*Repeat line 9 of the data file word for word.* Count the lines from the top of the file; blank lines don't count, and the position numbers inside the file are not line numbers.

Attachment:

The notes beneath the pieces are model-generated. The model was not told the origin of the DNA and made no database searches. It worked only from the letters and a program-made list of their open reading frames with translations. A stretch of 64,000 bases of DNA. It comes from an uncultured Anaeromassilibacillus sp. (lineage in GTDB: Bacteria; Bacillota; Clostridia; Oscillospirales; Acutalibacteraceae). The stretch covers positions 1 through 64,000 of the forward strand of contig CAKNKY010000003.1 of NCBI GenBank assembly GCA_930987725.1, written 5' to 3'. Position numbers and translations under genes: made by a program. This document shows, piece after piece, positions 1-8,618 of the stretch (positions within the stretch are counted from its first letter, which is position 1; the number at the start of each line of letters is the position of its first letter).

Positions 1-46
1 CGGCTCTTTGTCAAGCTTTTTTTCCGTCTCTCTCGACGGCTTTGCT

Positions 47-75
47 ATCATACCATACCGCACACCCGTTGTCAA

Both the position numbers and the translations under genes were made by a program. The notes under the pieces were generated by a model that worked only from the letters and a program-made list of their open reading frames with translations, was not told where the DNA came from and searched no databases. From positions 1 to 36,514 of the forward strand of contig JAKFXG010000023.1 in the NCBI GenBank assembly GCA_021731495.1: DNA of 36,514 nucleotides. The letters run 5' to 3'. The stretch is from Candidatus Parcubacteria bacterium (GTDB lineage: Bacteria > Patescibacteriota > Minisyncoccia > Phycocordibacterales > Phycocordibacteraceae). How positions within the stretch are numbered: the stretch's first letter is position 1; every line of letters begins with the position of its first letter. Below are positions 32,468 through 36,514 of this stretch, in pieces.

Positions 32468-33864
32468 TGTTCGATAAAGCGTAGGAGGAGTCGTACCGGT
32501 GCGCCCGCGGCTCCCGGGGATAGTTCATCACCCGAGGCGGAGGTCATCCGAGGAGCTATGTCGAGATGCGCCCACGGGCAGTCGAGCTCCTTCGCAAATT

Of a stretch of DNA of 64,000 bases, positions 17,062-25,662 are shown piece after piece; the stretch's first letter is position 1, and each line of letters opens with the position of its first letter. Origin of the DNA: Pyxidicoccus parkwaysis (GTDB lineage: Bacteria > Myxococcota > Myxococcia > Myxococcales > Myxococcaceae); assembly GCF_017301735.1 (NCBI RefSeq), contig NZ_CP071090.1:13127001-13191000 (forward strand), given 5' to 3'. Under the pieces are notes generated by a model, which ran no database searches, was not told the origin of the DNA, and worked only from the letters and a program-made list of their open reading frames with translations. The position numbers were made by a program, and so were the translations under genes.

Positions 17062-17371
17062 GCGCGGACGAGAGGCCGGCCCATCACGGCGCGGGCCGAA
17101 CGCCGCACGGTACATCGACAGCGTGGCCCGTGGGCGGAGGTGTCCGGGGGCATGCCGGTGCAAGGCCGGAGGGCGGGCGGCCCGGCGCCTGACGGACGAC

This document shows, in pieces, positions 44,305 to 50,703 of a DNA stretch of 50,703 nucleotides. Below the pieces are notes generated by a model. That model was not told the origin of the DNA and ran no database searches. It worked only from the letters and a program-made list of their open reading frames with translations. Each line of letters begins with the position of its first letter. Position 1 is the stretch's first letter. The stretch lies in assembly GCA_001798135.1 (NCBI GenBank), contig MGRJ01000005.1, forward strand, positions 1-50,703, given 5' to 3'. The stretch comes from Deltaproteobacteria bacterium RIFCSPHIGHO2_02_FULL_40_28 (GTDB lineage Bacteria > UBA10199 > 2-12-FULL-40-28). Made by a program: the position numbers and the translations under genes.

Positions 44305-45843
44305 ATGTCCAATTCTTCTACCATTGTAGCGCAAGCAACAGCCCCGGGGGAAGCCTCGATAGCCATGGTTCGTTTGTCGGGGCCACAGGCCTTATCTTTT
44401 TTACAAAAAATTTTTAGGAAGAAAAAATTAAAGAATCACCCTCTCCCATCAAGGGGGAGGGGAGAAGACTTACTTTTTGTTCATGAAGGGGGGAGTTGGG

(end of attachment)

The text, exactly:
32501 GCGCCCGCGGCTCCCGGGGATAGTTCATCACCCGAGGCGGAGGTCATCCGAGGAGCTATGTCGAGATGCGCCCACGGGCAGTCGAGCTCCTTCGCAAATT